Watershed Stewardship Activities that Protect Source Water and Water Quality in your Lake.

ALICE DAVIS has been the Watershed Manager with the Lower Qu'Appelle Watershed Stewards for the last 5 years.

Alice is a resident in the Qu'Appelle Watershed and resides in the Resort Village of Bird's Point. She has worked with the Cowesses First Nation Land Development. She understands the impacts of water quality on the Qu'Appelle River Watershed.

As a stewardship Manager, Alice faces many challenges with the six recreational lakes in the watershed.

Alice is proud to be "chasing the challenge", along with many of her friends, from the Craven Dam to the Manitoba Border.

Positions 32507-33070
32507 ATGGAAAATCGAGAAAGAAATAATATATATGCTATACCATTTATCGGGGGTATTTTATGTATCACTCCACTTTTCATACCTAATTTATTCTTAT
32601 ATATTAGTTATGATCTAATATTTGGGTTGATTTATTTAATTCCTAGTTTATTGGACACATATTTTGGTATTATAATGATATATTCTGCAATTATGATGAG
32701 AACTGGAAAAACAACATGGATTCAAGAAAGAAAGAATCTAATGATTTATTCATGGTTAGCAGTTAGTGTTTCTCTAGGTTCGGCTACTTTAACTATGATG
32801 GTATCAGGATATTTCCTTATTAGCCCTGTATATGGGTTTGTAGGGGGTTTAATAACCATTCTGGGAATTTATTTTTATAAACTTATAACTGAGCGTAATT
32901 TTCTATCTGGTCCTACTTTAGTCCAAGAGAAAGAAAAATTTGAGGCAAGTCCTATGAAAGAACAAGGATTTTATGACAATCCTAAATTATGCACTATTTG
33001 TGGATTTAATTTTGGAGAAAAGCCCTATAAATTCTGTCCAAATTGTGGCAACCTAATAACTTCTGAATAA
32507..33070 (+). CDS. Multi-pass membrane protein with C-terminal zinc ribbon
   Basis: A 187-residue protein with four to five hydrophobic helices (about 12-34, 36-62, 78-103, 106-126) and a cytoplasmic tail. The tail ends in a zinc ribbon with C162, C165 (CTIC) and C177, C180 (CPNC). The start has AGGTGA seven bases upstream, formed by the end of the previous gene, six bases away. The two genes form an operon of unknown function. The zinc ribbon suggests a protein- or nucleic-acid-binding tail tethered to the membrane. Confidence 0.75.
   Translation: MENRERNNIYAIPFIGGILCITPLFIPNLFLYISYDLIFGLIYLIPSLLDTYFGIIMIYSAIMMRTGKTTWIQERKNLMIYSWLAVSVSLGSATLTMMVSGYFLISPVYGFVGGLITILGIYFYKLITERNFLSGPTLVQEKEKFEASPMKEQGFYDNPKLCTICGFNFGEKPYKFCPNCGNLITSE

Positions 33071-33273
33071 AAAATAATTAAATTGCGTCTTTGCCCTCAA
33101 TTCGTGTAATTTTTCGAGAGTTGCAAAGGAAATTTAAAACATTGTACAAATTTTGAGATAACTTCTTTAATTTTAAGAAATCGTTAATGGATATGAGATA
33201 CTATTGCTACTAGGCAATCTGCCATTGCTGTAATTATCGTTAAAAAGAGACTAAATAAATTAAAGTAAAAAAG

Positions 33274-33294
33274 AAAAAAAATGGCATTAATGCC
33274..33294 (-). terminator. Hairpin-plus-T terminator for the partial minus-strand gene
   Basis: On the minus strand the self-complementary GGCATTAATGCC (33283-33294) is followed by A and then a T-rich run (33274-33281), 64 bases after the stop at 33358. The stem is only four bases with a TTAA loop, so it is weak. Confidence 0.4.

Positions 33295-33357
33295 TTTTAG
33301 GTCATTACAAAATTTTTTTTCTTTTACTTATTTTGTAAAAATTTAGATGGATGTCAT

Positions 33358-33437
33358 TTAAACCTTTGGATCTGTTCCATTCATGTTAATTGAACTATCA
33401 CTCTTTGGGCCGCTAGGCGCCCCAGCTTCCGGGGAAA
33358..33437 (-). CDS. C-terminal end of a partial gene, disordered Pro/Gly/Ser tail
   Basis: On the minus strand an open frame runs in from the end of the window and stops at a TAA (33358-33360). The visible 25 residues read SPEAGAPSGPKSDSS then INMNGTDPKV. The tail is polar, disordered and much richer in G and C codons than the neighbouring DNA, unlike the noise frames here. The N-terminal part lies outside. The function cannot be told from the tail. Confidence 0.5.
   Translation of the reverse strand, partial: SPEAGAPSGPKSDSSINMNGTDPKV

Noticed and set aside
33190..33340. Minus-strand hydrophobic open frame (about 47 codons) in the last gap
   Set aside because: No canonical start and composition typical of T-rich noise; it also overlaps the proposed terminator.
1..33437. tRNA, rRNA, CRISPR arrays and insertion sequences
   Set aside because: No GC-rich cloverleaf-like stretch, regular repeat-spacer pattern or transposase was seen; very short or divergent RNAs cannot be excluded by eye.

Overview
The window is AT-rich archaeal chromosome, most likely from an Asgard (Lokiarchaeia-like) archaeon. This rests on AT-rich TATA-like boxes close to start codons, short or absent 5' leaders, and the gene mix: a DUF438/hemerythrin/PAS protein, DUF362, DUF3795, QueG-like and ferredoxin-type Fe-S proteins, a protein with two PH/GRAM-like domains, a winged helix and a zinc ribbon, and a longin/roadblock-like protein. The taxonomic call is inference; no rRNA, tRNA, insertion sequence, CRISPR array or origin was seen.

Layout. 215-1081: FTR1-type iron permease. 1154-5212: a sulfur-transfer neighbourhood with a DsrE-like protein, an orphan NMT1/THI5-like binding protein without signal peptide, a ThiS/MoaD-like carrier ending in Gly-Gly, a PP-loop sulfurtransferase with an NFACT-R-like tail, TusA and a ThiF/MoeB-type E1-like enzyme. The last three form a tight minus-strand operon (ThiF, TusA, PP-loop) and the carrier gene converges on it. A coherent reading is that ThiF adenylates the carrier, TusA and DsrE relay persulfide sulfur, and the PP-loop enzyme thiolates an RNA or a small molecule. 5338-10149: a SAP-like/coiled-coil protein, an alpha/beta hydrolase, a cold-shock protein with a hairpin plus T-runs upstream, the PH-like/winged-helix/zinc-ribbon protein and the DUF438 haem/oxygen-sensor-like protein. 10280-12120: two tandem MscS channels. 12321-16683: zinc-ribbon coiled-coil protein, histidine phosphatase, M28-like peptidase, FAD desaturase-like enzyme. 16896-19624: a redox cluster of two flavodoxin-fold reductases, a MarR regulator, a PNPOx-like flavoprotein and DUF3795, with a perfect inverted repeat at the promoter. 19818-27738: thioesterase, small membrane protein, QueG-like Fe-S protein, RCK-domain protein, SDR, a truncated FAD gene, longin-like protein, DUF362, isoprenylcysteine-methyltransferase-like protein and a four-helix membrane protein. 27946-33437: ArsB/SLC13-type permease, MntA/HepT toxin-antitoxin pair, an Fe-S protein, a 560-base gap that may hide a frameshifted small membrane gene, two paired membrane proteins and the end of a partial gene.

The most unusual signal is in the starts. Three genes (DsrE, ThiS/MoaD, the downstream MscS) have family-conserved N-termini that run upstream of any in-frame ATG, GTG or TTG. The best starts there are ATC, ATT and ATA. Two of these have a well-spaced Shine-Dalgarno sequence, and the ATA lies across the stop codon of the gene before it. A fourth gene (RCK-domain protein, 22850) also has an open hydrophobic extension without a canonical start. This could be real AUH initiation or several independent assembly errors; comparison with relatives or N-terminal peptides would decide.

An Introduction to Wetlands and Farmland Drainage in Saskatchewan.

JEFF OLSON is the Managing Director of the Citizens' Environmental Alliance.

Jeff holds a recognized Environmental Professional (EP) designation in Natural Resource Management. He is a principal in Mind's Eye Consulting (Sask) which is involved in watershed management, Environmental law enforcement, and current water issues Sask.

Jeff is a retired public servant of 36 years in the environmental field. He has extensive knowledge regarding farmland drainage and wetland loss as a Conservation Officer throughout the province, as a Wetlands Specialist in the Parkland Eco-region and, in the last fourteen years of his career, as a Watershed Planner with Water Security Agency.

Jeff ranches in the Beaver Hills area of west central Saskatchewan.
We all love our lakes. and our lakeshores. Let's learn together about how to keep them healthy and safe.